One of the most popular areas of reform is to place caps on non-economic damages. These proposals increase the predictability of risk by narrowing the range of awards, but they do not affect the frequency of such awards. Thus their impact on an insurance underwriter’s ability to evaluate and accept risk is limited. A more successful approach, particularly if tied to caps on non-economic damages, would be to limit recovery for non-physical injury to persons who had also received physical injury. A return to this traditional doctrine would do far more to return predictability to the market because it would limit the number of potential plaintiffs a manufacturer and its insurer face.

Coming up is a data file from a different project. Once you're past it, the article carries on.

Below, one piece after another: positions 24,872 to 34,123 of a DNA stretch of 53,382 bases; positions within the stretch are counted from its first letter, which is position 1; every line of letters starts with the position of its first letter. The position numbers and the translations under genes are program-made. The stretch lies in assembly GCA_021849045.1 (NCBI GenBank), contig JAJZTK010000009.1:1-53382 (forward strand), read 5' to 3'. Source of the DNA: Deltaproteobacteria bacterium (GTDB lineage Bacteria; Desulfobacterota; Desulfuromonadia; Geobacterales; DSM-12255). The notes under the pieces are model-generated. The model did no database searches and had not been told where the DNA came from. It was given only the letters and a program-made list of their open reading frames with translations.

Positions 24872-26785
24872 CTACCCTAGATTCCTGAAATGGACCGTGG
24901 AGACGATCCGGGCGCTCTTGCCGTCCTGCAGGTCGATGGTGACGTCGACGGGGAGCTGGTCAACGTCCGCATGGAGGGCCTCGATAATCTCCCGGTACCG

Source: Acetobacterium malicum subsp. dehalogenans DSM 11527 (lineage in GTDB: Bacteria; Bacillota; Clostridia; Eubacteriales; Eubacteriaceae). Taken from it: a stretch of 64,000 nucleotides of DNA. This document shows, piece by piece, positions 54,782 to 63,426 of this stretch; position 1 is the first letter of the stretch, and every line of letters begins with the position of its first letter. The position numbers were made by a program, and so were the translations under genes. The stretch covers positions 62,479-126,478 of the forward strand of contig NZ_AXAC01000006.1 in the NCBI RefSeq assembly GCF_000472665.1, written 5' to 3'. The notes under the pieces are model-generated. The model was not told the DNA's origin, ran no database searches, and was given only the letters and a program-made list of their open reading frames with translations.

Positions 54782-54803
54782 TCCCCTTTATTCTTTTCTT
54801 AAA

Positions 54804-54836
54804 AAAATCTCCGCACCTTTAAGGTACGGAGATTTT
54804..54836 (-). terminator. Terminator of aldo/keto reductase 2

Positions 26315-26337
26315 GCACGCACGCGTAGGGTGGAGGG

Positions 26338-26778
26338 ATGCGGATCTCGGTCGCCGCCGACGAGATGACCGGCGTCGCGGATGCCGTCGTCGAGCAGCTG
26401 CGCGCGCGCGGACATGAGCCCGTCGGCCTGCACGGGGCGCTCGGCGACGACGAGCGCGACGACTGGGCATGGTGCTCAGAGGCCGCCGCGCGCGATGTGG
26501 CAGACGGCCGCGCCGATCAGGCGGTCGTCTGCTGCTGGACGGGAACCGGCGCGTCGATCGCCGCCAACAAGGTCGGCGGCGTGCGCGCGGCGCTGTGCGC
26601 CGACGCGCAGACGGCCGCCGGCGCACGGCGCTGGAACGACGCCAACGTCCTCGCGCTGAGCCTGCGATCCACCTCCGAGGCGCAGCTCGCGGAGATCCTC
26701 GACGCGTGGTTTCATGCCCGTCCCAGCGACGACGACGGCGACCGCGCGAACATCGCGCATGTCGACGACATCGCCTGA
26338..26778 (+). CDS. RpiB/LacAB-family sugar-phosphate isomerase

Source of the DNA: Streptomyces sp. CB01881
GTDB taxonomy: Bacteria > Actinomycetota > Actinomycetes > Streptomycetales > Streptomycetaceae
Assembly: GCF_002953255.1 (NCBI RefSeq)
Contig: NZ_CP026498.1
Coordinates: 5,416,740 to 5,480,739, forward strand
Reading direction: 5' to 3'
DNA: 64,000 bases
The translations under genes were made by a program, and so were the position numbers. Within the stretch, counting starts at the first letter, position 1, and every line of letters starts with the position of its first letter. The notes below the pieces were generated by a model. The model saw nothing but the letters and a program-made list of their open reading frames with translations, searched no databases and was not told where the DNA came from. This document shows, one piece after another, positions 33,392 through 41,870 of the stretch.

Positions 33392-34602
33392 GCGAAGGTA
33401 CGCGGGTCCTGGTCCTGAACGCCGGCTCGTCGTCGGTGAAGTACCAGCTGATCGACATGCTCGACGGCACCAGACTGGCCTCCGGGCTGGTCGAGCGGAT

Along the same lines, damages for "cancerphobia" and other harms not yet suffered should be removed from a system. Both such changes are justified not only as a means to restore some sanity and predictability to the tort and insurance systems, but on contractual grounds. Virtually no private market exists for first party insurance for "pain and suffering". It is not unfair to say that such damages in a tort setting amount to a windfall bonanza for a risk that the plaintiff, ex ante, would choose to bear himself. The ex post facto switching of this burden is unfair to the majority of consumers who eventually pay the bill through higher prices.